The stock markets were up last week, as the Dow (+1.9%), the NASDAQ (+1.5%) and the S&P 500 (+1.5%) snapped a four-week string of losses. These gains came even in spite of the losses on Friday, as the markets reacted to President Trump and other political leaders being diagnosed with COVID. Diversified bonds were roughly flat, as corporate bonds were up slightly, but Treasuries and muni bonds were down slightly for the week. The jobs report on Friday showed gains for the month of September, but the weekly unemployment claims continue to run at historically high levels, despite showing relatively lower levels for the past several weeks. Many pundits see the US economy continuing to grow and rebound from the height of the pandemic, but the pace of growth is slowing moderately.
Tech stocks were the biggest laggards for September, as the NASDAQ (-5.2%) exceeded the Dow (-2.3%) and S&P 500 (-3.9%) declines for the month of September. Many pundits believe this may be due to some profit-taking, as those same tech stocks have led the way for most of this year, with the NASDAQ up an amazing 24.3% YTD. Nearly all bonds were down for the month of September, with diversified bond portfolios losing up to a half percent for the month. Thus, investors can expect to be disappointed with their portfolio statements, as diversified portfolios were down about 1% - 2% for the month. For what it’s worth, that’s a whole lot better than it was a couple weeks ago, as the markets rallied late in the month to trim losses. I expect we will continue to see volatility over the next several weeks as we get closer to the election.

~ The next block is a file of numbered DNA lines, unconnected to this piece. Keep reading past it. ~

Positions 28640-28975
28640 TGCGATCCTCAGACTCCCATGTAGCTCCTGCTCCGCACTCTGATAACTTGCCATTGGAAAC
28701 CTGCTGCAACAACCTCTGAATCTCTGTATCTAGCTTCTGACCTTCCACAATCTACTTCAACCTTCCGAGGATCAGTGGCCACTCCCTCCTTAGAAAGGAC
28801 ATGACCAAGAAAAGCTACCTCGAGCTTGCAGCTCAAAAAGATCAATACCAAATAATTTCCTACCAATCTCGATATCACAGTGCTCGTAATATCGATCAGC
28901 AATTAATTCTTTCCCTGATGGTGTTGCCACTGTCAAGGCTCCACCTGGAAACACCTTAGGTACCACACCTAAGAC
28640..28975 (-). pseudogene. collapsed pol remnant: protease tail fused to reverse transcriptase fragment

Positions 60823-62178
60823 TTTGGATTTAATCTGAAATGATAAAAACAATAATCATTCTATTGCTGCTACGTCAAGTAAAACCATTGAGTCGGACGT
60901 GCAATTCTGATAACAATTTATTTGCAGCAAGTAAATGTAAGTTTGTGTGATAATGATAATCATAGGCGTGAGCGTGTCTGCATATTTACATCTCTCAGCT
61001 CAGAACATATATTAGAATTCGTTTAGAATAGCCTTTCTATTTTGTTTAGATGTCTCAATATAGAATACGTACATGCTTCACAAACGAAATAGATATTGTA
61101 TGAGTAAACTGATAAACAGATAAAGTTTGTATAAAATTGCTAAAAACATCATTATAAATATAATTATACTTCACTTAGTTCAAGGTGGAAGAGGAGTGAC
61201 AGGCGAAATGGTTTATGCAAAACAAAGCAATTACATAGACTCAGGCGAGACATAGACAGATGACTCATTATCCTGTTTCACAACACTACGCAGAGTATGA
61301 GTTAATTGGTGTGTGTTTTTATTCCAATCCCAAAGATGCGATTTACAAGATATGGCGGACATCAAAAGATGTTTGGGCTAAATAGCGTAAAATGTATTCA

For those of you who love data even a fraction of how much I do, I found this chart below that could keep data geeks like me mesmerized for an hour. This chart shows the S&P 500 returns for the last 94 years, beginning shortly before the Great Depression. These are grouped by the magnitude of their gains or losses, and demonstrates that the markets have had positive returns 73% of the time, but only six of the 94 years were those gains even close to their historical average of 10.2%. Further, while there were seven years the markets lost more than 12%, there were 49 times that the markets gained more than 12%. You can let the data speak for itself below. Enjoy!